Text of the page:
Author Topic: Bank of Mom and Dad...  (Read 6734 times)

moof

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Bank of Mom and Dad...
« on: March 21, 2017, 12:03:15 PM »
Guy opens with always priding himself with being self sufficient, then chronicles all the mooching he did off his parents chasing his "dreams" and being anything but.  Then he ends with saying he wouldn't hesitate to mooch some more if the need arose, like it was some badge of honor to be able to easily swallow your price or something.  Stomach turning to read.  Hopefully he plans to cover his parents in retirement now that their plans are undoubtedly derailed.

http://www.businessinsider.com/my-parents-supported-me-until-i-was-29-2017-3

By time I was 29 I'd been working for 8 years, paid off all my student loans, almost entirely self funded our wedding and honeymoon, and paid down my new wife's old credit card balances.  My parents did kick in a house warming gift of some appliance money at 29, but I was 10 years beyond any regular support in life and well beyond any expectation of support as well.

farmecologist

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Re: Bank of Mom and Dad...
« Reply #1 on: March 21, 2017, 12:22:17 PM »

Yikes - I hope my kids don't see this!  :-)

ketchup

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Re: Bank of Mom and Dad...
« Reply #2 on: March 21, 2017, 12:26:27 PM »
Gah, that's awful.  I was out of my parents' house at 21, on my own for everything except health insurance, which finally dropped off at 24.  I (26 now) just paid off my first house (now a rental), own a second house (primary residence now), have a good job, helped my girlfriend build her successful business, have contributed to my 401k since I've been eligible, and generally Have A Grip On Real Life.  And plenty my age are leagues ahead of that.

I'm a red panda

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Re: Bank of Mom and Dad...
« Reply #3 on: March 21, 2017, 12:33:34 PM »
I have a friend (45 y/o) who was boasting about how after 5 years they already had 60% equity in their house.

Turns out her parents put down 50% down payment for her.

(Now- she has a live in disabled brother, and will for life- I'm not begrudging her that her parents chose to help with the house as 'trade' for when they couldn't take care of her brother any longer; but seriously; I'd have 100% equity in my house if someone paid half of it from the start!)

Slee_stack

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Re: Bank of Mom and Dad...
« Reply #4 on: March 21, 2017, 02:00:51 PM »
I love 'The author is not pictured' caption.

It really is the author isn't it!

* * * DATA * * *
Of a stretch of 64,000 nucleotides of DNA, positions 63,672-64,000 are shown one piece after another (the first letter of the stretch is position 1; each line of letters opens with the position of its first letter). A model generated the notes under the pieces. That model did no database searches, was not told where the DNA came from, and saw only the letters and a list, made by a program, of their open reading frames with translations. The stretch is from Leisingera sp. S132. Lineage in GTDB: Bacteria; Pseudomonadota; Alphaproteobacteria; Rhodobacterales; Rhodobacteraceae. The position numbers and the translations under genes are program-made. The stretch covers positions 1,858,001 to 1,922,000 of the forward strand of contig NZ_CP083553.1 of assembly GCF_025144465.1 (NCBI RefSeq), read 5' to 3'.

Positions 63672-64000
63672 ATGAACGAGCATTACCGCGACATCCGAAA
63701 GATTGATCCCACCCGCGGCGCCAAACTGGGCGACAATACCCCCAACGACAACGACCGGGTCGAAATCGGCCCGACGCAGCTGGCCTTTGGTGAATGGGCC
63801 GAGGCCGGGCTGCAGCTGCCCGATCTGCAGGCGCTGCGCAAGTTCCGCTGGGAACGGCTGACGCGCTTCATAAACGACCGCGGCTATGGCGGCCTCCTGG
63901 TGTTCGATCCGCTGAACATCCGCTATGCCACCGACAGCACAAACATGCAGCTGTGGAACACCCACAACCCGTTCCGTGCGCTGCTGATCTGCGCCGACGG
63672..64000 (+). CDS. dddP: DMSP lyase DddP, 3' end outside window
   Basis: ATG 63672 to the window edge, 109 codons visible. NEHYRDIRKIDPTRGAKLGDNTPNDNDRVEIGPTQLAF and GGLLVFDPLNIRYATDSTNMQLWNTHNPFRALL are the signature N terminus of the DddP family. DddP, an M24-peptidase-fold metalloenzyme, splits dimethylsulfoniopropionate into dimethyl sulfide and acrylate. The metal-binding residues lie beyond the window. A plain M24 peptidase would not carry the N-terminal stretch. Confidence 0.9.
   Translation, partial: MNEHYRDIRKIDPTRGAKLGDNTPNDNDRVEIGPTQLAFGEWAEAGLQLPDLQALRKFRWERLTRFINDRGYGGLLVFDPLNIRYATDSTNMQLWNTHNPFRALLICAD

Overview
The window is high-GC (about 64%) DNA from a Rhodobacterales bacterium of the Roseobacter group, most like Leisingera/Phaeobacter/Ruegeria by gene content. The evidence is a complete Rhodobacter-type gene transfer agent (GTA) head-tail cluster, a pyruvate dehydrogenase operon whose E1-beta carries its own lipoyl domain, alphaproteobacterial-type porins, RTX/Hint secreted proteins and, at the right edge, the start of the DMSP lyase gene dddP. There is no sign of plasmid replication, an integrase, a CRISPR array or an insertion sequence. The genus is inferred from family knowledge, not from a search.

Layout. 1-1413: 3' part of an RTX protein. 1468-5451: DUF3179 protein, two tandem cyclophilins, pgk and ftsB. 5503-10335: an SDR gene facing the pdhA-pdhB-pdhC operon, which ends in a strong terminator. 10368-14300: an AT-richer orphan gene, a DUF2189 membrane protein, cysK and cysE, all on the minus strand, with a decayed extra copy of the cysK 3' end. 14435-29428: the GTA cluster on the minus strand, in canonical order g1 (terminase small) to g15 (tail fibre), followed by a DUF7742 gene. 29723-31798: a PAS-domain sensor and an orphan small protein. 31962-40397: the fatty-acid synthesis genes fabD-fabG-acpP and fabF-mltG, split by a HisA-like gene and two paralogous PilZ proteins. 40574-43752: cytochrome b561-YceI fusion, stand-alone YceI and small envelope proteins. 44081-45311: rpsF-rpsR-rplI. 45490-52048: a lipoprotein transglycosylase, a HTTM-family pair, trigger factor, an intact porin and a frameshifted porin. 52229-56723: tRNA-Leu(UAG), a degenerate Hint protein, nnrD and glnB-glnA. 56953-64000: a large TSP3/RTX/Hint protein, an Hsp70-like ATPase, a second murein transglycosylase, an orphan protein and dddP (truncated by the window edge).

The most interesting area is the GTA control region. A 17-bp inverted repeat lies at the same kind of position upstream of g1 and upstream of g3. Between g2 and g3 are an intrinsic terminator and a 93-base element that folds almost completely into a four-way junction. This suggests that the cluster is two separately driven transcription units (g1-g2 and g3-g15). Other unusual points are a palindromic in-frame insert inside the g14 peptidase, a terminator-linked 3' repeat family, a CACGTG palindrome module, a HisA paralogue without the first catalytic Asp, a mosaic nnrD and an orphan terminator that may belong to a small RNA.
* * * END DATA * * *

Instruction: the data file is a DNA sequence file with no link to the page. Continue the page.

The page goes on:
slugline

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Re: Bank of Mom and Dad...
« Reply #5 on: March 21, 2017, 03:53:05 PM »
I love 'The author is not pictured' caption.

It really is the author isn't it!

One of my modern pet peeves is that online editors are frightened of running any unillustrated articles -- to the point where they will use stock photos that have no real connection to the stories they accompany. This is one of those times, I'm sure.

Dave1442397

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Re: Bank of Mom and Dad...
« Reply #6 on: March 21, 2017, 05:38:02 PM »
We have friends who live in a nice house (maybe $550k range around here, southern NJ) and have done some things that had me wondering where the money came from.

I was talking to the wife one day and she said her brother (late 40s) is living rent free in her father's old house here in our town, and has been since the father moved out west around ten years ago.

She said she couldn't be mad at him because her father comes from a rich family and had paid 50% of her house when they bought it. I'm sure there's been plenty of more cash given to her over the years. Also, her older two kids have not left home. One is mid 20s, the other must be closer to 30. I guess life is good.

Hargrove

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Re: Bank of Mom and Dad...
« Reply #7 on: March 21, 2017, 05:43:41 PM »
Unfortunately, clickbait is everywhere because it works, and stock photos are everywhere because we loves us some photos.

The interesting thing in this article is the change that's happening that kids aren't embarrassed to stay in the house at 18 or 24 or 29 anymore.

We are free to take purely worthless degrees if we want, because there is no stress testing the ability to repay a degree in basket weaving. So, many get their basket weaving diploma; it doesn't make ends meet, and they suddenly have to figure out something else. Whoops.

It's not their fault an army of well-paid administrators and teachers said "sign for this unfathomable amount of money that you don't understand and it'll all work out once you get your degree!" However, the chain has to break somewhere. It can be hard for people who don't own their situations to have kids and teach them to own their own situations.